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China is ahead, but India can catch up

If India invests in infrastructure far ahead of the curve, takes bold entrepreneurial policy risks, welcomes greater private investment, and think in terms of quantum changes, we can bridge the gap with our neighbour, writes Raghav Bahl.

delhi Updated: Nov 18, 2010 09:38 IST
Raghav Bahl

I have always been intrigued that when Deng Xiaoping put China on the path of reform, its economy was smaller than India’s. Even more critically, 32 years ago the Cultural Revolution had virtually decimated China’s economic institutions. It did not have a central bank or a stock market. The universities had been emptied out. There was virtually no judiciary, as the entire lawyer community had been annihilated. Economically and institutionally China was a very weak State in 1978.

What’s more, India had a bigger GDP. Its institutions of economic governance were maturing. It was evolving into a throbbing civil society and taking the road traversed by the developed democracies of the world. So the odds seemed to overwhelmingly favour India in 1978; China seemed such a hopeless case!

Yet today, China is four times India’s size; this is a stunning statistic that bears repetition. China’s GDP is $5 trillion, while India’s is around $1.25 trillion. Here is a country that has not only left us behind in 20 years but has made us a quarter of its size.

The people of this country need to legitimately ask those who manage its economy — and I do not have only the politician in mind — what has China done so right that India has not done? Unwittingly or by design, China seems to have picked up some of the most effective economic policies of the two “miracle economies” that preceded it. Note that I use the word effective and not efficient.

From the Soviet Union, which was touted in the 1970s to overtake America in a couple of decades, China seems to have learnt the art of extracting ma sive surpluses and accumulating them in the hands of the State. As land is owned by the government and the peasant is a mere tenant, China extracted major surpluses by taking it away cheap and selling it at a high price. This is impossible in India — and mercifully so.

China also extracted surpluses from its workers by keeping wages extremely low. It did the same with consumers and trading partners by keeping the price of its currency artificially devalued against the American dollar. Finally, it kept the price of money virtually negligible for its State corporations, which can borrow from government banks at an interest rate of 3-4 %. Ultimately, the trick it learnt from Japan, another “miracle economy”, was to dramatically engage with the western world. This was at sharp variance with the insular economy that the Soviets tried to build, leading to their miserable failure.

What China did with the surpluses is even more dramatic. It invested massively in the economy — close to 50 % of GDP in infrastructure, farm productivity and soft areas like education and healthcare. No other country, at no other point in history, has invested capital at this astonishing scale. China did not want to wait long years like the West did. Instead, it telescoped the investment over 20-30 years so that the rest of the economy, and household consumption, could play catch up with investment.

Of course, such hyper investment has led to terrifying dualities; no one is saying that this has been an easy ride for China. Today it is grappling with major imbalances: between investment and consumption, in the massive bad debts that its banks are saddled with, and in a ravaged environment. But equally, it cannot be denied that no other nation in history has pulled more people out of poverty in as short a time.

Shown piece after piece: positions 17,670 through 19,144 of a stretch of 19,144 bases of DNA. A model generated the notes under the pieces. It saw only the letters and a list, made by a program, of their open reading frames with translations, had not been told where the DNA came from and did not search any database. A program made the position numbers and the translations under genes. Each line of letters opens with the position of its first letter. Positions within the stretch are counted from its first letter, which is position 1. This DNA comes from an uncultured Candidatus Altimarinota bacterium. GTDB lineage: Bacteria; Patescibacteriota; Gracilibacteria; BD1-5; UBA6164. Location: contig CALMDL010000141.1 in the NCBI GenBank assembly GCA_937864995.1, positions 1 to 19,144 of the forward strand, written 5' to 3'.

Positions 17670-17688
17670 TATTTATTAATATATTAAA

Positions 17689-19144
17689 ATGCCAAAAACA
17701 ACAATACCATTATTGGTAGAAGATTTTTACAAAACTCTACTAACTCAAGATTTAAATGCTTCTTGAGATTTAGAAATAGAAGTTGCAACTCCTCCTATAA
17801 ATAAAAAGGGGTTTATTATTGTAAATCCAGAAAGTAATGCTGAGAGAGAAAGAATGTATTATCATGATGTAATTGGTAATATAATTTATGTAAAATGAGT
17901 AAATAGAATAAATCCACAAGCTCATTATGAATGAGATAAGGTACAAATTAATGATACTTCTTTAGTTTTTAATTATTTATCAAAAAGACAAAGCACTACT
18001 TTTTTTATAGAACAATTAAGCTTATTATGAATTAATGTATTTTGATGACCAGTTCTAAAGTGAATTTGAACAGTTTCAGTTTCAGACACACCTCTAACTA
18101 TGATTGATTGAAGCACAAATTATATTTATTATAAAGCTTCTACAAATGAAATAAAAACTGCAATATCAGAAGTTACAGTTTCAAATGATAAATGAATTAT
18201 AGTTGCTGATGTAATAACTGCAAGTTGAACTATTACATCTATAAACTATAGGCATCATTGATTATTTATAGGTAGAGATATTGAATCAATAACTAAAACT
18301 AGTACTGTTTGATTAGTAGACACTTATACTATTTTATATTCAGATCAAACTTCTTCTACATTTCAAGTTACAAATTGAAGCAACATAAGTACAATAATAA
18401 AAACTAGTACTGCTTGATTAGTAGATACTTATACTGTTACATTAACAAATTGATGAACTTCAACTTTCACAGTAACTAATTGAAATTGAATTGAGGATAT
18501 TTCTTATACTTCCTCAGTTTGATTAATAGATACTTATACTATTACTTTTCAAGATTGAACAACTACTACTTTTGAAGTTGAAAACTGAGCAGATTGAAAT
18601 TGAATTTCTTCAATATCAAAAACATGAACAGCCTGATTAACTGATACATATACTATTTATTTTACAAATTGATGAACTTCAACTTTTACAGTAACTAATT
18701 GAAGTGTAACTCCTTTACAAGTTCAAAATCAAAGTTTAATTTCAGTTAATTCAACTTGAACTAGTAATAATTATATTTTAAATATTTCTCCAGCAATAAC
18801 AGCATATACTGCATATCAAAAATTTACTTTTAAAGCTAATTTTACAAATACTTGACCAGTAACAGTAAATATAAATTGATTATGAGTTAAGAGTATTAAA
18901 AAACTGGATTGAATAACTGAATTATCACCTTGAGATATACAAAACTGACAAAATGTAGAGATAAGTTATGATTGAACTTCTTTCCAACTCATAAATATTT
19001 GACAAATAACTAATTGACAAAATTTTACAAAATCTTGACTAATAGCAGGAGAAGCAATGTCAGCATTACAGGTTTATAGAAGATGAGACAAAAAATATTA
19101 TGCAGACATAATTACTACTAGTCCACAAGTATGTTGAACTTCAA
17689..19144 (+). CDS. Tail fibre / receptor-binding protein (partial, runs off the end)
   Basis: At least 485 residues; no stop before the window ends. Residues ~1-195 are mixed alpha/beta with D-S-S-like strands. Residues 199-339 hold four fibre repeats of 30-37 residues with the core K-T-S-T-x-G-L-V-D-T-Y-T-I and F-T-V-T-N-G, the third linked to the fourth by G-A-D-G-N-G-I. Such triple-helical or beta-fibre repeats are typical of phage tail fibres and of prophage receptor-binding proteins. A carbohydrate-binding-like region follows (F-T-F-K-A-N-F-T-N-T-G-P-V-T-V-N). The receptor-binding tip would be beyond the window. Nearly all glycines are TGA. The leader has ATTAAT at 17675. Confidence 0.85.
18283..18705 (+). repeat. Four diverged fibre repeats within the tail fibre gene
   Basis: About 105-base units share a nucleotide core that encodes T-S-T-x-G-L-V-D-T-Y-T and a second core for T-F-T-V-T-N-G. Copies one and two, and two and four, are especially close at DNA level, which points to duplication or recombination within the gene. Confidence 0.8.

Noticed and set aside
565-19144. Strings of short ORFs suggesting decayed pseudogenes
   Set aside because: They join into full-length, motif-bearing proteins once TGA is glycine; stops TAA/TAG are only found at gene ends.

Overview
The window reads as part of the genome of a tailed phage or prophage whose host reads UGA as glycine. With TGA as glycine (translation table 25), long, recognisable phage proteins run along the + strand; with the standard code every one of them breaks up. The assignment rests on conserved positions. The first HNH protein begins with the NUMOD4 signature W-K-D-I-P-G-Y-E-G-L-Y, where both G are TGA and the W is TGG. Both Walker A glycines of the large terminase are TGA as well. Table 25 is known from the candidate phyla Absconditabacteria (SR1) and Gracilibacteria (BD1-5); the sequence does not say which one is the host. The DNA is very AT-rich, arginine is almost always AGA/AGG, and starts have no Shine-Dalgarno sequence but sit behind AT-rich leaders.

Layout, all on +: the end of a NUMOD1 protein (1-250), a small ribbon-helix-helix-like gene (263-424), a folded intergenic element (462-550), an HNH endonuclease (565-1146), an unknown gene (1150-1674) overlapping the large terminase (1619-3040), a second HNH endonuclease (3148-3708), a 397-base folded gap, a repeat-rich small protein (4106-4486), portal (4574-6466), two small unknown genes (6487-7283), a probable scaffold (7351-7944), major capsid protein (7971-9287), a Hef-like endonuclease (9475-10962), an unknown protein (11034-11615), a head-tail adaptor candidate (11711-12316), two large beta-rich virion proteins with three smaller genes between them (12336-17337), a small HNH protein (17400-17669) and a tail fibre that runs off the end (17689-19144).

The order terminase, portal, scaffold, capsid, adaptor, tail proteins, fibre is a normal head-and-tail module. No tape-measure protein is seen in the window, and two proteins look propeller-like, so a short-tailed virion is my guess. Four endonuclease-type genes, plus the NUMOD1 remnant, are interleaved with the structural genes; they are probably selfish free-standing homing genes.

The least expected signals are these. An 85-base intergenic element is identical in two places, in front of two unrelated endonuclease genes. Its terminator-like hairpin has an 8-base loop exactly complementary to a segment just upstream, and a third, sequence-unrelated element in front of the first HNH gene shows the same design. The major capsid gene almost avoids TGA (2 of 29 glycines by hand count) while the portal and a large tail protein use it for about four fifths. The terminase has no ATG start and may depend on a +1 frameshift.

The lessons for India are very clear. It should be investing in infrastructure far ahead of the curve. It should be much bolder in taking entrepreneurial policy risks. Once it manages to build 20 km of highways a day, it should double the target. The absorptive capacity of the Indian economy must go up. Otherwise we will have structural inflation in double digits. India also needs to fix its public finances. It should be far more welcoming of private investment, including foreign investment. The Indian State needs to now think in terms of quantum changes. Very often these arguments, put out by people like me, are dismissed as being “elitist”.

They are not. There is nothing elitist about getting a land acquisition law that is fair to farmers. There is nothing elitist about building good roads faster, getting power to people, or providing them choice in education and healthcare. This is not about government versus the private sector. It is about getting the Indian State to be far more energised into taking quicker policy action.

Some respected commentators, who I admire very much, have said that the race is over; China has comprehensively beaten us. But if you rewind to the end of the last century, China’s economy was just as big as India’s is today. For a moment, please suspend time and compare China-2000 with India-2010; you will find that while their GDPs are comparable, India’s institutional strength is incomparably superior to China’s. So in a real sense, India is less than a decade behind China — that’s all, that’s how little the gap can be between these non-identical Asian twins. To my entrepreneurial mind, that’s how the opportunity should be tackled.

China’s economy may be four times larger, but is less than 10 years ahead of India. That is not such a huge gap to bridge. Vox Pop

(Raghav Bahl is the founder and editor of Network 18, and the author of Superpower: The Amazing Race between China’s Hare and India’s Tortoise)

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